There is one flower that everyone in Vietnam loves to talk about before and during Lunar New Year is none other than peach blossom. The conversations that make a homeowner proud can simply go like this: Where do you buy it from, How much does it cost, What a branch of peach blossom did you get etc... The fragile-looking flower with five cotton candy colored petals is not like any of another ordinary plant. It's an essential symbol that has very strong impact to every Vietnamese home. It's believed to bring love, joy and happiness to everyone in the family in this special time of the year. To Vietnamese people, if there is no peach blossom branch in the house, there is no New Year. That's how important this unique flower is.
After 20 years, this was the first time I had the opportunity to shoot with this iconic flower that stays so close to my heart. The photoshoot was even more special to me as it's done by my dearest mommy in my own house. I love peach blossom not only because it's pink (my favorite color) but also it's a part of my teenage's memory that I would never forget. I have too many memories growing up, I know, and you wouldn't believe it.
When I was 14, my family used to sell peach blossom branches to get extra income during New Year. While other families happily went shopping for New Year, we were standing in the open-air market from 9am to 10pm, trying to sell every single peach blossom plant before New Year's Eve regardless the 10°C (50 °F) temperature with the freezing wind blew to our face, hunger and fatigue. We did this for 6 years without fail. I was too young to understand how hard my parents were trying to make a living, to give me a comfortable New Year. I was so looking forward to New Year so that I could see so many beautiful flowers in my backyard, pink petals on the floor, and I was very excited if I got a chance to go to the market. I even helped mom to sell one tree for $30 after negotiating with the customer. The truth was he bought from me because I was too cute. That's when I knew I was good at selling (just kidding)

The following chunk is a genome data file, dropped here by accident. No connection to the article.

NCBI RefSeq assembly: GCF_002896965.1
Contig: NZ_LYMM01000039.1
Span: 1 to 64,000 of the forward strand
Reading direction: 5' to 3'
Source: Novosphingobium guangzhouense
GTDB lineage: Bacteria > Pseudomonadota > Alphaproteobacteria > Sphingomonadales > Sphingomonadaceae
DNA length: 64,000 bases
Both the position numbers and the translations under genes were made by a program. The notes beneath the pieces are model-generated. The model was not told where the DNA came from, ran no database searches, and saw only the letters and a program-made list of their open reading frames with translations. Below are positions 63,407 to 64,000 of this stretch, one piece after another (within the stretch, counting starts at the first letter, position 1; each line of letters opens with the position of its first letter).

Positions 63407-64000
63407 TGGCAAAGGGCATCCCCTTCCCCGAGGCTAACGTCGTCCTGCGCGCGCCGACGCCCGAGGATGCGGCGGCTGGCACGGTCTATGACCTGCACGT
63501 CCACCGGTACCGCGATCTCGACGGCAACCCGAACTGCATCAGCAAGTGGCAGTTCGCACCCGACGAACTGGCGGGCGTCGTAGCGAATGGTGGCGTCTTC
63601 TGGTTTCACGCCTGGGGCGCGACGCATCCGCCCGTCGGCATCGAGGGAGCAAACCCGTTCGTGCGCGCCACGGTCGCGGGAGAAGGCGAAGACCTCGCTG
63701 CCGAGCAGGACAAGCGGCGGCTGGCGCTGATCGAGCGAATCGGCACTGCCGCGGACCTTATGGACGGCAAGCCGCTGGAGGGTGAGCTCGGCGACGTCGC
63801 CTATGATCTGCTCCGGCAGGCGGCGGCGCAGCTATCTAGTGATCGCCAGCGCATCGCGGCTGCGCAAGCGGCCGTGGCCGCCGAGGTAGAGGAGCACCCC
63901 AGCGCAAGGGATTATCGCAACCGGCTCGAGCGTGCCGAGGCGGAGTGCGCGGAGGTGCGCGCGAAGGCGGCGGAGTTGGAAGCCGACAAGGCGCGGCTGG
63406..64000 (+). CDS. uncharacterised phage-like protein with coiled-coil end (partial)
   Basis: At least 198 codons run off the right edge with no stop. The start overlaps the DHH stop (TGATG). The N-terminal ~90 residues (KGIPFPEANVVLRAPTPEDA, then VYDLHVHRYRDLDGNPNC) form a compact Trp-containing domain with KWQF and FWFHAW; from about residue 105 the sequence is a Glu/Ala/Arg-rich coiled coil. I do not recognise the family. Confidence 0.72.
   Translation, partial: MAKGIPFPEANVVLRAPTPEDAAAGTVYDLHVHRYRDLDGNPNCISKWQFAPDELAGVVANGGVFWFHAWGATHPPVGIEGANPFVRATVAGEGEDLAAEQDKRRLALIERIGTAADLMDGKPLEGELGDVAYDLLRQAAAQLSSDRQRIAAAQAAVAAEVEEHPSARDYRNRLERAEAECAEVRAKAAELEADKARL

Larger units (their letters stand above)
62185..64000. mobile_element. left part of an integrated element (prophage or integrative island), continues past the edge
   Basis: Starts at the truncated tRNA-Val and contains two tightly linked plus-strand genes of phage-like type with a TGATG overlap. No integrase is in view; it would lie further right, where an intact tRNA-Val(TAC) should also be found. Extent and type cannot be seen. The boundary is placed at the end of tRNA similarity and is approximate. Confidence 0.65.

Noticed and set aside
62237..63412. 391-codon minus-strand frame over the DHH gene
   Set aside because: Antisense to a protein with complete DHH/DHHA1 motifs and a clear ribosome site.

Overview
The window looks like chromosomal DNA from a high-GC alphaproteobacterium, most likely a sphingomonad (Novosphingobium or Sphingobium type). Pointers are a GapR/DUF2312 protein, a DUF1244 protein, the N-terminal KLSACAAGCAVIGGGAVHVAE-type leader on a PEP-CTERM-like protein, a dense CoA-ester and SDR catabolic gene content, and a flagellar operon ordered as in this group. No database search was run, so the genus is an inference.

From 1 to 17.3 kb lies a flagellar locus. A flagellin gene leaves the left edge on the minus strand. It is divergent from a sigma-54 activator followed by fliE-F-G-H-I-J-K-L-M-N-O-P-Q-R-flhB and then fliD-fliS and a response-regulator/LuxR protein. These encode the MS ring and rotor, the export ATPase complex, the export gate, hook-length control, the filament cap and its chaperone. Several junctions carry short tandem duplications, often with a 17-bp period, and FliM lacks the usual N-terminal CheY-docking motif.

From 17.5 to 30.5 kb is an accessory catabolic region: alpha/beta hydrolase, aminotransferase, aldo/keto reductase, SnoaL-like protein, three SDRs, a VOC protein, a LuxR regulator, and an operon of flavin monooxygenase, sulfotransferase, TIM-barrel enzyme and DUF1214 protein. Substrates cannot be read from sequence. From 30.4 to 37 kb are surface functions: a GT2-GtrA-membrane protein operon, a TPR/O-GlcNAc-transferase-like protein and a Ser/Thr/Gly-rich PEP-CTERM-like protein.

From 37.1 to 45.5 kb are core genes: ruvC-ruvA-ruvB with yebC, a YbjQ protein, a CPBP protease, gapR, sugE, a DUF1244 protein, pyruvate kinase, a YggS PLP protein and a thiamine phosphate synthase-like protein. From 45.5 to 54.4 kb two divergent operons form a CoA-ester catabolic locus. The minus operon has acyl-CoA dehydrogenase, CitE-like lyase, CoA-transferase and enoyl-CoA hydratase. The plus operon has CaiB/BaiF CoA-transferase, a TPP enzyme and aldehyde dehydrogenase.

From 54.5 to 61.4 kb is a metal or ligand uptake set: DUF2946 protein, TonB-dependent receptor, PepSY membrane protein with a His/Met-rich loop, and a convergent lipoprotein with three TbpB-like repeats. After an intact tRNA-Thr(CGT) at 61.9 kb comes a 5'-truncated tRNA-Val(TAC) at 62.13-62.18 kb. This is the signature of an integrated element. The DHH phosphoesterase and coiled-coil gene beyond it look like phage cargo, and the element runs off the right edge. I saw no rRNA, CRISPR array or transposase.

Fast forward 15 years, we are no longer the sellers. I and my dad still love going to the market every year (still the same open-air market that we stood at 15 years ago, but it looks much more modern now), to buy a nice peach blossom branch to decorate our house and to remind ourselves how hard we used to live. He wants me to remember who we were, what we did to appreciate what we have today. As usual, while he is looking for a beautiful plant, I'm looking around, hopping to see if there is any kid selling the peach blossom tree nearby, but I have yet to see anyone for the past 5 years. I guess kids are living much better now, which is a good thing.